The X5 earbuds are ideal for the vacation itinerary that just has “Pool time” written on it in huge letters, with maybe a crudely drawn picture of a margarita next to it. The sound is crisp but not overbearing, so I never have to adjust when my playlist makes a weird leap from Americana to hip-hop, and I won’t miss any servers as they shout, “Cocktails!” as if they’re ordering me to comply. 

Advertisement

Other pros: They’re very light on the ears and the sound quality is also great for taking important phone calls, even if that’s the last thing you want to be doing on vacation.

xFit

Treblab xFit

The tiny xFit in-ear earbuds offer surprisingly big sound on top of other cool perks. Treblab

Sometimes a name says it all, and that’s certainly the case with the xFit. Smaller than the X5, the xFit also offers a shorter battery life at five hours of continuous playtime (the case provides five charges for 30 total hours, so it’s not like you’ll be scrambling for a charger). But the surprising detail of the xFit is that it boasts bigger sound, which is why this set is so great for a morning or afternoon workout session at the resort’s fitness center.

When is this set at its best?

Great things come in small packages, and you’ll likely love how simple these buds are to control with just the touch of your finger, as if you’re James Bond tapping your ear to test your new gadget from Q. (Hey, I don’t judge how you imagine yourself with your gear.) 

Advertisement

Other pros: Don’t want to spend your precious vacation time running on a treadmill? Hit the beach for a long run and don’t worry about a little water ruining your sound quality. The xFit has an IPX6 waterproof rating, which means it can withstand heavy sprays of water. Perfect for a jog through Arikok National Park, with a stop at the natural pool.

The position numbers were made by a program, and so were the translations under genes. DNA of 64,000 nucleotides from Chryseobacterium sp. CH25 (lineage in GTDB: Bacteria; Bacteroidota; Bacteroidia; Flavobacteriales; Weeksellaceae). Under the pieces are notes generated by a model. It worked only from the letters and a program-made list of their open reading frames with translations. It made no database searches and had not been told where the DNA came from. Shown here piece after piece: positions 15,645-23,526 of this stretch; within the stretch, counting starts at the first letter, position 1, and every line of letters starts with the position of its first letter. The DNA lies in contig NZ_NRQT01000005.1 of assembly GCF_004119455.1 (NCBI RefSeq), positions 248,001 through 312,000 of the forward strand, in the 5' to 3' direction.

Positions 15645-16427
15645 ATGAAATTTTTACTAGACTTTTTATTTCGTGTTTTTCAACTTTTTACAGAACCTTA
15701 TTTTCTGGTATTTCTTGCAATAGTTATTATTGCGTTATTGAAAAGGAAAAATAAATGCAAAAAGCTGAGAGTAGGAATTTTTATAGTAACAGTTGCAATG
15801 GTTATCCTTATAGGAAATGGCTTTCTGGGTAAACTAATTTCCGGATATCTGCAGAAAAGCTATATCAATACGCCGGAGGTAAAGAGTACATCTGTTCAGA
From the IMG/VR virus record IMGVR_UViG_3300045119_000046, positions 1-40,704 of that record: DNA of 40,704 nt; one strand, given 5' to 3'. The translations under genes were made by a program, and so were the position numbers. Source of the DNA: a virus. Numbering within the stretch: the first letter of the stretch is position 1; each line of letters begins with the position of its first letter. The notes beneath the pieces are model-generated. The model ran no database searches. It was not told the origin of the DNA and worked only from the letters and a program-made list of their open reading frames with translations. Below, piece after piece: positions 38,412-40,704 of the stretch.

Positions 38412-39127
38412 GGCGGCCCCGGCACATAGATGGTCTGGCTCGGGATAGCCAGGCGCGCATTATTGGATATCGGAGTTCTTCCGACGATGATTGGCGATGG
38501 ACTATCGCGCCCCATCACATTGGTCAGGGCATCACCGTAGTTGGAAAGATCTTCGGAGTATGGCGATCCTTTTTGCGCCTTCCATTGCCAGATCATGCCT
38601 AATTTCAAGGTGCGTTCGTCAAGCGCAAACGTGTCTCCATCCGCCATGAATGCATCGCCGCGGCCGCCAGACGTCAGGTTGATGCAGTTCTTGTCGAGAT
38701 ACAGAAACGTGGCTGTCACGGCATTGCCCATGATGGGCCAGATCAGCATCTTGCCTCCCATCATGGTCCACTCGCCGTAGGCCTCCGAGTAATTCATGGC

Treblab XR700 Earphones

Whereas the xFit earbuds are fine for a jog on the treadmill or beach (and they’re great for sitting poolside as well), they are not the headphones you want for a more rigorous workout or tropical adventure. If you’re hitting the trails of Saint Lucia’s Gros Piton or exploring the lush jungles of Costa Rica’s Nicoya Peninsula, you’ll need earphones that are designed to handle heavy activity without bothering you with annoying wires. This is where you’ll want the Treblab XR700 earphones.

You won’t enjoy the sense of ear freedom the previous sets offer, but that’s the sacrifice you make to have the security of comfortable over-ear hooks that keep these buds from falling to the ground when you’re sprinting or climbing your way through paradise. 

Advertisement

When is this set at its best?

Let’s call these the Ironman earbuds of this Treblab collection, because they can handle land or sea. With an IPX7 waterproof rating, the XR700 set can withstand being submerged in one meter of water for up to 30 minutes. At the very least, that means making your way through a rain forest or forgetting to stash your buds in a bag before a cannonball into the Caribbean Sea won’t leave you mourning the loss of another pair of headphones. (Just please remember to at least stash your phone before you leap.)

Other pros: Big workouts and adventures require big sound, which is on display here. And while this set doesn’t have a charging pod like the others, it has the longest continuous battery life at nine hours.

Advertisement

More Travel Gear

Advertisement
Advertisement